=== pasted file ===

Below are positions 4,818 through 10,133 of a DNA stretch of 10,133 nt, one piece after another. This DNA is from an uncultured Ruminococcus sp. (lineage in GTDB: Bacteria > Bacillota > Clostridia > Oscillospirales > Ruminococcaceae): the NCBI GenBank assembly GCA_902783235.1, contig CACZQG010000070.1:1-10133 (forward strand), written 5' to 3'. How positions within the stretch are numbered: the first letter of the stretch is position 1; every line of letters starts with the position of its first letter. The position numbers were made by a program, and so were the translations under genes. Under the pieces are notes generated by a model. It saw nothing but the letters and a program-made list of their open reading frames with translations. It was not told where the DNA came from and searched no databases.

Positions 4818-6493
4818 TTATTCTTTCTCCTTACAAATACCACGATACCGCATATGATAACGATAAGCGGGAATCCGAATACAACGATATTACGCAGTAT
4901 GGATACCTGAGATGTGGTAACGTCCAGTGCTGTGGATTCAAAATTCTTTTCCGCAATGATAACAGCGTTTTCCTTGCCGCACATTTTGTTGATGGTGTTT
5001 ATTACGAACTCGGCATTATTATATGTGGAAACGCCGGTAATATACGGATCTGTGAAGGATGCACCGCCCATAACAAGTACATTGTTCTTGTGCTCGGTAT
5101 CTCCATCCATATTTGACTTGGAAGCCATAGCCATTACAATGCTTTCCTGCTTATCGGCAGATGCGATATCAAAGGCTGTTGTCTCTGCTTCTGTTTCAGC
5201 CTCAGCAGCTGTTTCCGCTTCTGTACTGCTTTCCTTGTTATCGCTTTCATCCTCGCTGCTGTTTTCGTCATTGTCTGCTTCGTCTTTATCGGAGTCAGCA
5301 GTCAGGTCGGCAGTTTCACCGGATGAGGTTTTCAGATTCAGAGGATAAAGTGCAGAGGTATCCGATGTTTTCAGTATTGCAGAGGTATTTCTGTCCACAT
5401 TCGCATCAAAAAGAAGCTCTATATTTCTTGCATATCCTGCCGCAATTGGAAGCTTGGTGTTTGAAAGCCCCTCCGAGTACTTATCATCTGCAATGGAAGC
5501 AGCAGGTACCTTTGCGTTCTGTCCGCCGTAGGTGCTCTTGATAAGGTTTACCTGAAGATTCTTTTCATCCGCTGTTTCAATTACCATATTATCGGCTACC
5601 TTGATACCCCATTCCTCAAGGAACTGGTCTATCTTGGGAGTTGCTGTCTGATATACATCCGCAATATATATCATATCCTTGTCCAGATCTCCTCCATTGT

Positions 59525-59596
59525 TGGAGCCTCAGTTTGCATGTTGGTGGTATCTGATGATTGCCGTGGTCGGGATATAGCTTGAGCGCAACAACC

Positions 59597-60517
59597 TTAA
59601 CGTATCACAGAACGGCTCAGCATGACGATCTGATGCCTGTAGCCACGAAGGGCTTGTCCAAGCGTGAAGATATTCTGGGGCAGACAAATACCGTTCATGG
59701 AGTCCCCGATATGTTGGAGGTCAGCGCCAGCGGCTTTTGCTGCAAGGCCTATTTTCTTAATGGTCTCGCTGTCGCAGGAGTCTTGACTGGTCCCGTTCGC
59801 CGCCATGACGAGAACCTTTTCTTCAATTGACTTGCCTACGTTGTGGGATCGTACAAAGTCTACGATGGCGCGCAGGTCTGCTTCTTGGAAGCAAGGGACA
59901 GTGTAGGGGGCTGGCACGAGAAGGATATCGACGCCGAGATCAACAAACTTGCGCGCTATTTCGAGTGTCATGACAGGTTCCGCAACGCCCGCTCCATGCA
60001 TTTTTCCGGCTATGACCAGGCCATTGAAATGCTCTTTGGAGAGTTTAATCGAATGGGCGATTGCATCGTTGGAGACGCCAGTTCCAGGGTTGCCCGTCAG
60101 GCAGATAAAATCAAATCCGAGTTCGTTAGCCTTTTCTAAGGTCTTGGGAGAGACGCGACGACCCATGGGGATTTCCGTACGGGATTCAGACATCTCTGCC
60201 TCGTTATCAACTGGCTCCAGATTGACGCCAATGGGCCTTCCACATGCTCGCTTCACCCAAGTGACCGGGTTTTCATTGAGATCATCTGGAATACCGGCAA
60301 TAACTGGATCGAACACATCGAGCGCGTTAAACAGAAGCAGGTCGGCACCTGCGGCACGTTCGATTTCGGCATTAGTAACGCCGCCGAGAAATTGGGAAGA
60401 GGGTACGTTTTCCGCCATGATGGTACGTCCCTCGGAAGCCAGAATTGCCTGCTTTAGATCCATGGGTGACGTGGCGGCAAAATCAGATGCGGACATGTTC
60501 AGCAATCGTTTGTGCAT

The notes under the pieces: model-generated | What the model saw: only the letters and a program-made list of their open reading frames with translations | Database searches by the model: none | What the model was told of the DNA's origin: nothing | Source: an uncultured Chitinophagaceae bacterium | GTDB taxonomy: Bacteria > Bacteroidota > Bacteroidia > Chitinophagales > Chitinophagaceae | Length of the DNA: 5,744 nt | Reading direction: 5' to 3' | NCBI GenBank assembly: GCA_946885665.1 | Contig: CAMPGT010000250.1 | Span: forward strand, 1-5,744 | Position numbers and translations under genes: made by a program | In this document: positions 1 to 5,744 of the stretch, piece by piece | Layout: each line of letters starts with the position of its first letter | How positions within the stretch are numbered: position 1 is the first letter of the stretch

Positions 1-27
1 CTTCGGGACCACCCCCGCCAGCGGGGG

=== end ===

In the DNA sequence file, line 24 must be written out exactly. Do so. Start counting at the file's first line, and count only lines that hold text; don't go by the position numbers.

60401 GGGTACGTTTTCCGCCATGATGGTACGTCCCTCGGAAGCCAGAATTGCCTGCTTTAGATCCATGGGTGACGTGGCGGCAAAATCAGATGCGGACATGTTC